Q: What is melatonin?
A: Melatonin is a hormone produced by the pineal gland and has an important role in circadian rhythms. The daily rhythm of melatonin secretion is controlled by a built-in, free-running pacemaker, the suprachiasmatic nucleus, and is synthesized from the amino acid tryptophan. Melatonin synthesis is controlled by exposure to cycles of light and dark, and occurs independently of sleep.
Q: What part does melatonin play in regulating sleep?
A: Melatonin promotes sleep and its secretion increases soon after the onset of darkness, helping to keep us asleep at night. Melatonin production usually peaks between midnight and 2am, then starts to fall and is low during the day. It also helps reduce core body temperature, which helps induce sleep. However, sleep is possible even when melatonin levels are low. People who have their pineal gland removed have only minimal disruption in sleep.
Q: Does melatonin have any other effects on the body?
A: Laboratory experiments have shown that melatonin has antioxidant effects and suppresses the growth of some cancer cells. Laboratory findings also show it has anti-inflammatory effects. When melatonin is administered as a drug it has been shown to decrease levels of the female hormones progesterone and estradiol. It also enhances the secretion of prolactin (hormone produced by the pituitary gland). Melatonin may reduce the sensitivity of the body to insulin, which can raise blood sugar levels.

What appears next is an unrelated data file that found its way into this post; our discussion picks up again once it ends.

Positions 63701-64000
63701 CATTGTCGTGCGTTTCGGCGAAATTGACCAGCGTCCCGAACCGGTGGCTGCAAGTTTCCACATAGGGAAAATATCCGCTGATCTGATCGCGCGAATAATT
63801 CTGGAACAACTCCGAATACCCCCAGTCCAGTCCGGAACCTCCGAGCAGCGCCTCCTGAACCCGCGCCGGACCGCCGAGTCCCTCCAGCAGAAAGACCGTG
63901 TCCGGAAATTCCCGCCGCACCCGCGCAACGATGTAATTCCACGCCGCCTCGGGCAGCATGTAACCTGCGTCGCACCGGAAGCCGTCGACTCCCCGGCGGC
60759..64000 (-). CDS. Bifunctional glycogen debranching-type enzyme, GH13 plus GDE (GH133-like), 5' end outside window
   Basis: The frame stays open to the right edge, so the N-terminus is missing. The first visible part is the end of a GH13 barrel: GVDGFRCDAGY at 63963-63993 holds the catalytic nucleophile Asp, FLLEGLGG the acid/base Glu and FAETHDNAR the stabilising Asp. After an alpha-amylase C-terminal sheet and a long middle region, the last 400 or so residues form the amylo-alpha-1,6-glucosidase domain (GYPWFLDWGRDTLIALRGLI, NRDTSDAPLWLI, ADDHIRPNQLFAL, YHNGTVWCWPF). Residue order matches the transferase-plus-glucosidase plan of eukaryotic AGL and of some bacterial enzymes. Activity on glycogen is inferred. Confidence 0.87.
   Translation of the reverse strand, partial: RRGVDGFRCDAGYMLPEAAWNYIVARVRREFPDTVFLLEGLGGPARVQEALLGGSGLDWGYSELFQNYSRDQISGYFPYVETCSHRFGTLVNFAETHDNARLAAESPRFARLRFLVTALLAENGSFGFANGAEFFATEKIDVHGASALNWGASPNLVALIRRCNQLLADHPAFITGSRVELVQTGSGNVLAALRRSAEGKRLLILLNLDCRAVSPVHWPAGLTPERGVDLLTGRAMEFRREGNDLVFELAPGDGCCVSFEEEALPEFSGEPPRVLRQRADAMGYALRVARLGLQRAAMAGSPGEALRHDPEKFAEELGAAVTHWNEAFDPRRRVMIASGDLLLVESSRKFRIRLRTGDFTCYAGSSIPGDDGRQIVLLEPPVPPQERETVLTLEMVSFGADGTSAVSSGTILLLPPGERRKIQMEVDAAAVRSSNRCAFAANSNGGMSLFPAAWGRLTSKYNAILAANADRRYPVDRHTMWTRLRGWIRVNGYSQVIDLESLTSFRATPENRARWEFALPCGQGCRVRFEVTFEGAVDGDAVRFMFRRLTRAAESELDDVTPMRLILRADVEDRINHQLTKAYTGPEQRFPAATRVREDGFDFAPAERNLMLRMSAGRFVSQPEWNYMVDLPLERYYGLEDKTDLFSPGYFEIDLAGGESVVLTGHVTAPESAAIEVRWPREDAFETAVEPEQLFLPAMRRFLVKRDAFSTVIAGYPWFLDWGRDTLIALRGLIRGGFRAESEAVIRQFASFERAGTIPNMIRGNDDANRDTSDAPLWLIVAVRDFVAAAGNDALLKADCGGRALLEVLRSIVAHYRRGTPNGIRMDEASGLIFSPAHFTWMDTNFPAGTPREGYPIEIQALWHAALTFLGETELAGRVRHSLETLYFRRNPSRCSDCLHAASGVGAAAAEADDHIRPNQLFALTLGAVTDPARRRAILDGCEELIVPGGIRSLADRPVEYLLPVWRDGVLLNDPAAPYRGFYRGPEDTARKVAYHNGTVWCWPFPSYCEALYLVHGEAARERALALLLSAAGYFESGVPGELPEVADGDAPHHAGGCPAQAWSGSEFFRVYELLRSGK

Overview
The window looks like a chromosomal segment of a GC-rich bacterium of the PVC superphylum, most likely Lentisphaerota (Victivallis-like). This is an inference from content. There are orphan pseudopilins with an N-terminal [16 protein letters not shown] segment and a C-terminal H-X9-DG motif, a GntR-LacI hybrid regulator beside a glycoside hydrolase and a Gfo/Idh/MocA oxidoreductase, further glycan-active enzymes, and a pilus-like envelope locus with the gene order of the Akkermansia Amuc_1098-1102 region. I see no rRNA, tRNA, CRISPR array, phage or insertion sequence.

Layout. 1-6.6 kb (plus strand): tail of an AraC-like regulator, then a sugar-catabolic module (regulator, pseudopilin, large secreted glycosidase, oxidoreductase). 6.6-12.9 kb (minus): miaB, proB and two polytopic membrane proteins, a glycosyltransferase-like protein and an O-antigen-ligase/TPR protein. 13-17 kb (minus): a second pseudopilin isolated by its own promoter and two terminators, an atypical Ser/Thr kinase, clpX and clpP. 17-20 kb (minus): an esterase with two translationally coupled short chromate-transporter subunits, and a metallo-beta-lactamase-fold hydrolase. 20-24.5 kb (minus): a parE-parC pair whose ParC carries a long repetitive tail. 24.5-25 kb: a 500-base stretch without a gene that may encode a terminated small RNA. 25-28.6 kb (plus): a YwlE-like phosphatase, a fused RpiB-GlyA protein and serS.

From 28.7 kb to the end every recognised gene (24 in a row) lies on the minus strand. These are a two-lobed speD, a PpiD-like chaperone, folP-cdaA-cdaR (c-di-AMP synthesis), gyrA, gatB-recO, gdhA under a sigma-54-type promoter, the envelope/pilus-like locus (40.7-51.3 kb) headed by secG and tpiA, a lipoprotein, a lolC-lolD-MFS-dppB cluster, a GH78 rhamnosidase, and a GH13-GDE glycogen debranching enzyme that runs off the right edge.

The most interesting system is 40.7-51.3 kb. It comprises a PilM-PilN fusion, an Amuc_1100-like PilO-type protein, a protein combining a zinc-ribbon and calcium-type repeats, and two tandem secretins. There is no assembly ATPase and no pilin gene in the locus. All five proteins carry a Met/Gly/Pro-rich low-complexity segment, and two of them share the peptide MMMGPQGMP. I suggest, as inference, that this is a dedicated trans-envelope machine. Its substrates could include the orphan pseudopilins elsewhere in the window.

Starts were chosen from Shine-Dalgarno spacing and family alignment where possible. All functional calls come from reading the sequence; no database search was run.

Other chemicals involved in sleep

A large number of neurotransmitters and hormones regulate the sleep-wake process in the brain and nervous system. Their major functions are listed here.

Other chemicals that work together to regulate sleep include cytokines, prostaglandin D2, growth hormone releasing factor, opiate peptides, bombesin, and cholecystokinin.

Norepinephrine/ Epinephrine The “fight-or-flight” chemicals. These stimulate, enhance, or prolong a waking, attentive, and aroused state.
Dopamine Arouses the cerebral cortex (gray matter); involved in the regulation of movement and responsiveness.
Acetylcholine Activates the cerebral cortex; increases vigilance. Levels are highest when awake and in REM sleep.
Histamine Activates cerebral cortex during wakefulness.
Hypocretin (Orexin) Promotes wakefulness and prevents sleep, including REM sleep. Stimulates energy metabolism and regulates appetite.
Glutamate Stimulates the central nervous system and activates the cerebral cortex. Critical to wakefulness.
GABA (gamma amino butyric acid) Inhibits wakefulness. Sleep-inducing drugs enhance the action of GABA to cause sleepiness and drowsiness.
Galanin Inhibits wakefulness.
Adenosine Induces sleep and is blocked by caffeine. Levels build up during the day and drop during sleep.
Serotonin Has a tranquilizing effect. May prepare brain and body for slow wave sleep by reducing the body’s activating systems.
Insulin Accumulates during active waking periods with food intake and can lead to induction of sleep subsequently.
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